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Psychiatry

Psychiatry is the medical specialty devoted to the diagnosis, prevention and treatment of mental disorders.

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Regression analysis

In statistical modeling, regression analysis is a set of statistical processes for estimating the relationships among variables.

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Semiotics

Semiotics (also called semiotic studies) is the study of meaning-making, the study of sign process (semiosis) and meaningful communication.

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Separate spheres

Terms such as separate spheres and domestic–public dichotomy refer to a social phenomenon, within modern societies that feature, to some degree, an empirical separation between a domestic or private sphere and a public or social sphere.

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Set theory

Set theory is a branch of mathematical logic that studies sets, which informally are collections of objects.

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Single-access key

In phylogenetics, a single-access key (also called dichotomous key, sequential key, analytical key, or pathway key) is an identification key where the sequence and structure of identification steps is fixed by the author of the key.

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Social environment

The social environment, social context, sociocultural context or milieu refers to the immediate physical and social setting in which people live or in which something happens or develops.

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Sociology

Sociology is the scientific study of society, patterns of social relationships, social interaction, and culture.

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Splitting (psychology)

Splitting (also called black-and-white thinking or all-or-nothing thinking) is the failure in a person's thinking to bring together the dichotomy of both positive and negative qualities of the self and others into a cohesive, realistic whole.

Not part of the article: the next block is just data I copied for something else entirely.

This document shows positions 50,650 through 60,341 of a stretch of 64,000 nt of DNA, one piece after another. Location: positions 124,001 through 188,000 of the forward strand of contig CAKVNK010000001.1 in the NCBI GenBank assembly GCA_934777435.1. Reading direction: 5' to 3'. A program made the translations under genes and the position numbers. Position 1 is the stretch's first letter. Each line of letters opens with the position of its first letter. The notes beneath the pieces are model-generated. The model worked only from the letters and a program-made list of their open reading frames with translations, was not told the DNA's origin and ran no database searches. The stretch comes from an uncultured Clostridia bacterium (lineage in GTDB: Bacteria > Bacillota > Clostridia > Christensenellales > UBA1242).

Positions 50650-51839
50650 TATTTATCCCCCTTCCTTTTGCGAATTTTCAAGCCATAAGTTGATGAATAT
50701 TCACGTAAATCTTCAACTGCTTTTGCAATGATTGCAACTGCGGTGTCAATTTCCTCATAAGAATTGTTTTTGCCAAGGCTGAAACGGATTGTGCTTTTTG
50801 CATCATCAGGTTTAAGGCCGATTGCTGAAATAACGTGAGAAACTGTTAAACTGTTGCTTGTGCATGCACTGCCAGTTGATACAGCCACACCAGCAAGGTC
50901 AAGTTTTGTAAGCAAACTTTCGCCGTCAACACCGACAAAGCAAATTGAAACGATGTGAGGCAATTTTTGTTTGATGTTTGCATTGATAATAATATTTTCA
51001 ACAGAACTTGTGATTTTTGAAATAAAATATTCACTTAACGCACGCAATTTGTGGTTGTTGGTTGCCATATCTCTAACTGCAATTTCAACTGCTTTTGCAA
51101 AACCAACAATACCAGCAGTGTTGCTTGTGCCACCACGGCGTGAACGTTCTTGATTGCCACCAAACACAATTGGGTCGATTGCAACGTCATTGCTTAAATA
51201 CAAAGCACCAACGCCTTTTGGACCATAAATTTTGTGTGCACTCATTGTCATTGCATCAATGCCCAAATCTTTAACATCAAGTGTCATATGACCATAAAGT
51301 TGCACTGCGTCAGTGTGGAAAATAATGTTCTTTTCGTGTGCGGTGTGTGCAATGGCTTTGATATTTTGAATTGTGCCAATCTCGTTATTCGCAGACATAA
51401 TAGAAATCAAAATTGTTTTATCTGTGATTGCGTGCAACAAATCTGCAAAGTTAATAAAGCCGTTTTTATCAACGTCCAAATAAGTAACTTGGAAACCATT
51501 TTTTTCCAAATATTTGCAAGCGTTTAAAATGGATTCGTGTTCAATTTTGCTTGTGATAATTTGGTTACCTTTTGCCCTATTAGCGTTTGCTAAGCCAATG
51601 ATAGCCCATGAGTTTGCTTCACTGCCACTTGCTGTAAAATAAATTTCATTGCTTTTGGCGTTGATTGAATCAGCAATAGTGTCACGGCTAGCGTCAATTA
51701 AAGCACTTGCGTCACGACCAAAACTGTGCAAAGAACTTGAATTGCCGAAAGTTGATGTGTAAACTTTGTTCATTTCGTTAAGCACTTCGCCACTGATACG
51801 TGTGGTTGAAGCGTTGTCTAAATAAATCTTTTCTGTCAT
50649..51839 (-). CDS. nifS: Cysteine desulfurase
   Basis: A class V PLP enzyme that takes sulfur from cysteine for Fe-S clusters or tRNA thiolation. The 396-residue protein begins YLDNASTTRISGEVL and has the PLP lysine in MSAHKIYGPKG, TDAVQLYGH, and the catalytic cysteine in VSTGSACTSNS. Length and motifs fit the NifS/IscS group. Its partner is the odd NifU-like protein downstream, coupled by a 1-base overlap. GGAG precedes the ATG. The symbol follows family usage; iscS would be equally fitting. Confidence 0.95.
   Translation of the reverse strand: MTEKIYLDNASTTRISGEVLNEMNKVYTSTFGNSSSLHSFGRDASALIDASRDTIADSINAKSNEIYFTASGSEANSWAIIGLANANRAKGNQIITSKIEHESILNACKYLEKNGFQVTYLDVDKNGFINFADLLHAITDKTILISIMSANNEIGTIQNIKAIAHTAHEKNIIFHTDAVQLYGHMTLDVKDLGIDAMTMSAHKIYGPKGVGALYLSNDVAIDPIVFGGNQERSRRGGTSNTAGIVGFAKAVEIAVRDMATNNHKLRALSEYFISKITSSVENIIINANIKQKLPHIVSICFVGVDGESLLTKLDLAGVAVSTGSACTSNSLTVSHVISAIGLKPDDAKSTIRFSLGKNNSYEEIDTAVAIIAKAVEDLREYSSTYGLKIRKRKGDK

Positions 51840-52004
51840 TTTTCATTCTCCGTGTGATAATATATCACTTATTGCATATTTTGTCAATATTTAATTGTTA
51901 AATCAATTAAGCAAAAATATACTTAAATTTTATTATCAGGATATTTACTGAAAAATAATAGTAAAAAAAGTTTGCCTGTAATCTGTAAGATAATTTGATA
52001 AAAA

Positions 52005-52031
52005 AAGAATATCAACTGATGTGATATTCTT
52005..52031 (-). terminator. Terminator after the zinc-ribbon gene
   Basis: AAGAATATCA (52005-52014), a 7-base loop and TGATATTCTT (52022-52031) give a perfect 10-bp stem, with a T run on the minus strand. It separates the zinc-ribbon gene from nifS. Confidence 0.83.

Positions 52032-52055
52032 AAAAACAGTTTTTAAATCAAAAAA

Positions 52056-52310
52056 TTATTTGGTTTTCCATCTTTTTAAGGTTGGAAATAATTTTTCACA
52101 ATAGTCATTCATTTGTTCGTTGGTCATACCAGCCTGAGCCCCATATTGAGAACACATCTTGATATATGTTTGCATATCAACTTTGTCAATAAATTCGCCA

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Statistics

Statistics is a branch of mathematics dealing with the collection, analysis, interpretation, presentation, and organization of data.

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Taijitu

A taijitu (w) is a symbol or diagram (图 tú) in Chinese philosophy representing Taiji (太极 tàijí "great pole" or "supreme ultimate") representing both its monist (wuji) and its dualist (yin and yang) aspects.

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Taxonomy

Taxonomy (general) is the practice and science of classification of things or concepts, including the principles that underlie such classification.

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The Two Cultures

The Two Cultures is the first part of an influential 1959 Rede Lecture by British scientist and novelist C. P. Snow.

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Theology

Theology is the critical study of the nature of the divine.

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Trichotomy

A trichotomy is a splitting into three parts, and, apart from its normal literal meaning, can refer to.

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Trichotomy (philosophy)

A trichotomy is a three-way classificatory division.

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Val Plumwood

Val Plumwood (11 August 1939 – 29 February 2008) was an Australian philosopher and ecofeminist known for her work on anthropocentrism.

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Vertebrate

Vertebrates comprise all species of animals within the subphylum Vertebrata (chordates with backbones).

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Western world

The Western world refers to various nations depending on the context, most often including at least part of Europe and the Americas.

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Yin and yang

In Chinese philosophy, yin and yang (and; 陽 yīnyáng, lit. "dark-bright", "negative-positive") describes how seemingly opposite or contrary forces may actually be complementary, interconnected, and interdependent in the natural world, and how they may give rise to each other as they interrelate to one another.

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Zeno's paradoxes

Zeno's paradoxes are a set of philosophical problems generally thought to have been devised by Greek philosopher Zeno of Elea (c. 490–430 BC) to support Parmenides' doctrine that contrary to the evidence of one's senses, the belief in plurality and change is mistaken, and in particular that motion is nothing but an illusion.

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Dichotomic, Dichotomies, Dichotomous, Dichtomy.

References

[1] https://en.wikipedia.org/wiki/Dichotomy